WASHINGTON (Reuters) - The top Republican in the U.S. Congress, John Boehner, on Thursday said some additional revenue could be part of a deficit deal being negotiated by lawmakers, as long as it also includes significant reforms to benefits programs.
But the remarks by House of Representatives Speaker Boehner did not break the impasse over taxes as a congressional "super committee" struggles to reach a consensus on how to cut at least $1.2 trillion from deficits over 10 years.
An aide said Boehner was talking about non-tax revenues such as selling government land and other assets, increasing co-payments for healthcare and raising park admission fees.
Boehner repeated opposition to raising income tax rates, saying it would hurt economic growth.
Democrats called Boehner's remarks, made to reporters, a rehash of a super committee offer that Republicans made last week. A letter sent to the super committee on Thursday by conservative Republicans suggested a hardening of their stand against tax increases.
The super committee of six Republicans and six Democrats faces a Nov. 23 deadline to strike a deficit-reduction deal to avoid triggering across-the-board spending cuts divided equally between military and domestic programs.
Failure by the super committee to reach a deal could heighten fears among investors worldwide that the U.S. political system is incapable of dealing with long-term deficit problems that could eventually damage U.S. economic growth.
Democrats have said they would be willing to agree to spending cuts for health and retirement programs. They offered a $3 trillion deficit-reduction plan that included tax increases and about $500 billion in cuts to healthcare programs -- an offer far above the super committee's minimum goal of $1.2 trillion.
Democrats said they were hoping for signs that Republicans would be willing to move toward them on taxes.
"I think there's room for revenues, but there clearly is a limit to the revenues that may be available," Boehner told reporters, adding that Democrats have not offered enough concession on government health and retirement programs.
"Without real reform on the entitlement side, I don't know how you put any revenue on the table," he said.
Even though there is no sign yet of a bipartisan plan or even the outline of one, White House budget director Jack Lew told a Politico Playbook breakfast that talk of failure was premature.
"I think that we have a habit in Washington of trying to write obituaries while the patient is still fighting," Lew said. "I do live my life as an optimist."
Meanwhile, 33 Senate Republicans sent a letter to the super committee on Thursday urging them to avoid new tax increases. They also called for an overhaul of the Medicare and Medicaid health programs and the Social Security retirement program that puts them on the path to "fiscal solvency."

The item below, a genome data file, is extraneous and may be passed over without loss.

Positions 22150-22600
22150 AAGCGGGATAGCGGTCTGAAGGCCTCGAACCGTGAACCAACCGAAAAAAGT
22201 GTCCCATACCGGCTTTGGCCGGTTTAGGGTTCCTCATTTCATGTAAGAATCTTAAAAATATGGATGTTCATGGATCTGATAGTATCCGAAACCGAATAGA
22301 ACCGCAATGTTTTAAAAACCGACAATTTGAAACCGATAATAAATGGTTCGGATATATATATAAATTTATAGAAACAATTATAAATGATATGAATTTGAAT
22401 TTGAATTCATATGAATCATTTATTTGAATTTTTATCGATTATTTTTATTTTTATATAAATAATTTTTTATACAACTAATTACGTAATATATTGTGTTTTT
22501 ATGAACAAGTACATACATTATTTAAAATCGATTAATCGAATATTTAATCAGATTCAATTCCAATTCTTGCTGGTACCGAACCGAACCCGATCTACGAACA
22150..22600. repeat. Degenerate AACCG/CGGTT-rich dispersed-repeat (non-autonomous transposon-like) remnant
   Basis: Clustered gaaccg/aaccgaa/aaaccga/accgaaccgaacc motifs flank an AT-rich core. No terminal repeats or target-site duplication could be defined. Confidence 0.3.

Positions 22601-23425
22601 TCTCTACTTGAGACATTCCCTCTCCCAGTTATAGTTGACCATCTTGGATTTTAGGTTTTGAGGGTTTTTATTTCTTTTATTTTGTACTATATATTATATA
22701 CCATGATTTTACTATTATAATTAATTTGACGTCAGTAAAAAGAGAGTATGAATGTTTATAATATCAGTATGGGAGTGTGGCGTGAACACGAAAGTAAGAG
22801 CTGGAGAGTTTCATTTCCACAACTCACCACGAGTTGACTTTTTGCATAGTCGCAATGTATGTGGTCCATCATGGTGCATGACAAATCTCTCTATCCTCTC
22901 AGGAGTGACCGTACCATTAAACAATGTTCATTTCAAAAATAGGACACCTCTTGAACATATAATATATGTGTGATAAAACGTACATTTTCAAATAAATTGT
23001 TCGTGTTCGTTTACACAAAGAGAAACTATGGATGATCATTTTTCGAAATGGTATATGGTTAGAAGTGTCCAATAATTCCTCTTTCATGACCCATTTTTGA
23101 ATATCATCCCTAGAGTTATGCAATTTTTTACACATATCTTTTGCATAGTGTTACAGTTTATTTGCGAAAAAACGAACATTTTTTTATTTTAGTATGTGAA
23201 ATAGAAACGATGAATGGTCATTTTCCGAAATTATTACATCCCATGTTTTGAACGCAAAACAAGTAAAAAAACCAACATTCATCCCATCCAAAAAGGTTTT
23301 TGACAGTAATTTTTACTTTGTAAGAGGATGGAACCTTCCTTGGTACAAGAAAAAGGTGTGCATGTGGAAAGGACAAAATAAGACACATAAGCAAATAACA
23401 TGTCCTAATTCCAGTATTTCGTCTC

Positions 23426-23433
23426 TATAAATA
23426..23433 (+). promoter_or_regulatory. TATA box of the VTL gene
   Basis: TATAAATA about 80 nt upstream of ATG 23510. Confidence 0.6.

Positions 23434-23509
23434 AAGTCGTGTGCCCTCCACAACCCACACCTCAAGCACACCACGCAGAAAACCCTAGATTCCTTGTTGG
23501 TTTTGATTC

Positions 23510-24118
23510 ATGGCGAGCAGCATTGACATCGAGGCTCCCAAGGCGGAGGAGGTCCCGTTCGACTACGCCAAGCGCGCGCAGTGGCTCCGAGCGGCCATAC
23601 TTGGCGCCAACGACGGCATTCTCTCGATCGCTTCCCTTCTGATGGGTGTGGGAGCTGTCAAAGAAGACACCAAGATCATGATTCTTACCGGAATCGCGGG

Among those signing the letter were three Republicans who were part of the "Gang of Six" senators from both parties that earlier this year floated a deficit-reduction plan that included significant tax increases through a tax overhaul.
A dispute over taxes scuttled negotiations last summer between Boehner and Democratic President Barack Obama on a broad deficit package during a heated debate over the U.S. debt ceiling.
Boehner has been meeting this week with super committee Republicans to try to find a formula that could advance negotiations. But nothing has emerged and no bargaining sessions were scheduled this week for the 12 panel members.
"Speaker Boehner's definition of revenue is anything that won't break his pledge with Grover Norquist," said a Democratic aide. "That's why he'd be open to new fees on the elderly and Medicare recipients but he draws the line at asking hedge fund managers to pay their fair share."
Norquist, who heads the conservative anti-tax group Americans for Tax Reform, told Reuters on Thursday that he had been assured by Republicans that no tax increases would be part of the super committee deal. Most House Republicans have signed his group's pledge to never vote for a tax hike.
"I have been talking with them (congressional Republicans) and I am assured that their position today is what it was going into August," Norquist said. "They're for coming up with a way to reduce spending ... There's not going to be any net tax increase" in a super committee deal.
Republicans are banking that their refusal to raise any taxes will help them keep their House majority and even gain control of the Senate, and help give the Republican presidential nominee an edge over Obama in the November, 2012 elections.
(Editing by Vicki Allen)